A review by the Commonwealth Games Federation (CGF) expressed disappointment that the information submitted by the South African city was a “significant departure” from undertakings provided in the original bid.
CGF president Louise Martin said: “In line with the mandate from members at the 2016 General Assembly, the CGF is actively exploring alternative options, including a potential replacement host.
“The CGF will continue to have an open dialogue with the South African Sports Confederation and Olympic Committee and the Republic of South Africa and remains committed to realising the shared ambitions of a future Commonwealth Games in Africa.”
Durban was awarded the Games in September 2015. But last month South African sports minister Fikile Mbalula indicated troubling financial constraints. He said at the time: “We gave it our best shot, but we can’t go beyond. If the country says we don’t have this money, we can’t.”
In a statement yesterday, the CGF said: “The Commonwealth Games Federation has completed its review of the final information submitted by South Africa on 30 November, 2016 to determine whether their proposals for hosting the 2022 Commonwealth Games are consistent with their original bid commitments and the host city contract.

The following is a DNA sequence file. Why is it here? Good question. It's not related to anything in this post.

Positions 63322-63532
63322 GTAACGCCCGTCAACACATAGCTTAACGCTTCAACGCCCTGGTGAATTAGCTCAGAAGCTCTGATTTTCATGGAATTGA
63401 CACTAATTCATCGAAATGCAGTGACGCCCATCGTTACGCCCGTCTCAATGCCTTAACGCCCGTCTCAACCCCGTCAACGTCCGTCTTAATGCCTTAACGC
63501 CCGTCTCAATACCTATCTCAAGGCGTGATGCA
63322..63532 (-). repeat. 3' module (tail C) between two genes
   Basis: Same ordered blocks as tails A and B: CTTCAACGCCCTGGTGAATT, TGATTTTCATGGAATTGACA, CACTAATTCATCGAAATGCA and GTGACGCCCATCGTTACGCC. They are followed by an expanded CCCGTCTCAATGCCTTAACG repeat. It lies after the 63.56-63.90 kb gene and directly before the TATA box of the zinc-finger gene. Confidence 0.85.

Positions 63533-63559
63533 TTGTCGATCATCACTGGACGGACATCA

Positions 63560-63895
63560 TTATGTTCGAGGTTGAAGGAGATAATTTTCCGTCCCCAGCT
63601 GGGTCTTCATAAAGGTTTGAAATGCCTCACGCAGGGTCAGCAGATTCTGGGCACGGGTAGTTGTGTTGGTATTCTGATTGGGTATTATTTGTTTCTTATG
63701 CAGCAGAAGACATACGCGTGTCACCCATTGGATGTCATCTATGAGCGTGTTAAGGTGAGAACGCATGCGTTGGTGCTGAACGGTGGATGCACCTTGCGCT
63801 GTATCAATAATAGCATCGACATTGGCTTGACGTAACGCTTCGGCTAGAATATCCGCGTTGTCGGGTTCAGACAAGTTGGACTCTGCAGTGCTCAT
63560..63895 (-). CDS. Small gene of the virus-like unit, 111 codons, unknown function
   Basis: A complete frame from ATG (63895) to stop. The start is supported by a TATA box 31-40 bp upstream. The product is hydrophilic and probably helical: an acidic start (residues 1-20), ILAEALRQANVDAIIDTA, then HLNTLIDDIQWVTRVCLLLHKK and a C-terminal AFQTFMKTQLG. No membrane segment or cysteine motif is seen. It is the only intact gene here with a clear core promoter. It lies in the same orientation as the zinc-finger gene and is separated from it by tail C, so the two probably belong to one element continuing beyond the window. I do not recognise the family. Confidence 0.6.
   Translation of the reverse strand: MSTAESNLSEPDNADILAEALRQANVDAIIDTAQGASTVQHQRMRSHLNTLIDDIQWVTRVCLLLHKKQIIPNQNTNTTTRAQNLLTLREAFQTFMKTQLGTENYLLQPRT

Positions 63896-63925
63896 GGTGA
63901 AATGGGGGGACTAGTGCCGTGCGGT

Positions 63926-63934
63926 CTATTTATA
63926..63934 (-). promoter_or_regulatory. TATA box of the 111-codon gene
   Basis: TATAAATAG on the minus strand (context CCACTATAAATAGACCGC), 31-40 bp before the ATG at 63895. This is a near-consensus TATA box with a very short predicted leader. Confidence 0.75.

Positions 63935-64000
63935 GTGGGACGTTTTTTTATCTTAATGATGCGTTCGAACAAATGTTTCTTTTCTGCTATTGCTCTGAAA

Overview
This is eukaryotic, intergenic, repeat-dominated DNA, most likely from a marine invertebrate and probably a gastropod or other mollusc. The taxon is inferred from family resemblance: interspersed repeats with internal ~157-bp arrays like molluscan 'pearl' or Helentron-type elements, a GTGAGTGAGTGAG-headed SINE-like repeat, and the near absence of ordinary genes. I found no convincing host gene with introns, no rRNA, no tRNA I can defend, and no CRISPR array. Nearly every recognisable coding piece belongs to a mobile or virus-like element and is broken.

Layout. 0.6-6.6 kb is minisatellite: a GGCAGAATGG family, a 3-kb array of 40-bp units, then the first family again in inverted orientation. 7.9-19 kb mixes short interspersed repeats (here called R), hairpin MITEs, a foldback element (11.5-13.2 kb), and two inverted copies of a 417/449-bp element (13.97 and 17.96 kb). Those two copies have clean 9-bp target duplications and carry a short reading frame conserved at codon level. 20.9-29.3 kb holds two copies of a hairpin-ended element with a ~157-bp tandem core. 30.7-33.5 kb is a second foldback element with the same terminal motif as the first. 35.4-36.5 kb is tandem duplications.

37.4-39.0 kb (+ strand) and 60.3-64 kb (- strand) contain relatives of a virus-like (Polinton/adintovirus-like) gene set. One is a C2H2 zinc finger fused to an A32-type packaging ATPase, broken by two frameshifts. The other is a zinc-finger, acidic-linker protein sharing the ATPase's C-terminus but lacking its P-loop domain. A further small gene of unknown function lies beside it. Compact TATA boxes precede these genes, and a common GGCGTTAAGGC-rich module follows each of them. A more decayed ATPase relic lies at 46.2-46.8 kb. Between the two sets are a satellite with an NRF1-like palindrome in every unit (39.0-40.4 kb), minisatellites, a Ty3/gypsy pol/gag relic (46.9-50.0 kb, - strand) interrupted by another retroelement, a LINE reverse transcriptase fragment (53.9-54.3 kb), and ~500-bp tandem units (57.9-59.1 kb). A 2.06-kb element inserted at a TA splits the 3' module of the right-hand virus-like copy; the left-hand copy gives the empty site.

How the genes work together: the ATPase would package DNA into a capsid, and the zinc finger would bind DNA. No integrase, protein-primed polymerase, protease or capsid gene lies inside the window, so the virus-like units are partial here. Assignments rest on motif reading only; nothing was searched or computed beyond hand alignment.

“It is with disappointment that the detailed review has concluded that there is a significant departure from the undertakings provided in Durban’s bid and as a result a number of key obligations … have not been met under the revised proposition.”
CGF chief executive David Grevemberg said: “We are sad, of course we are, but particularly for the people of South Africa. But, having measured the progress made by Durban 2022 against the bid commitments, we felt we had no choice to take this decision.”
Late last month Liverpool major Joe Anderson expressed an interest in taking over should Durban’s hosting of the event fall through.
Meanwhile, the Queen set the Commonwealth Games baton on its journey around the globe ahead of the 2018 Games hosted by the Australian Gold Coast following a ceremony at Buckingham Palace yesterday. Inside the baton is a message from the monarch, which will be read at the opening ceremony next April.
The first bearer was Australian cycling legend and Olympic gold medallist Anna Meares. Double Olympic gold medal cyclist Victoria Pendleton was the second bearer.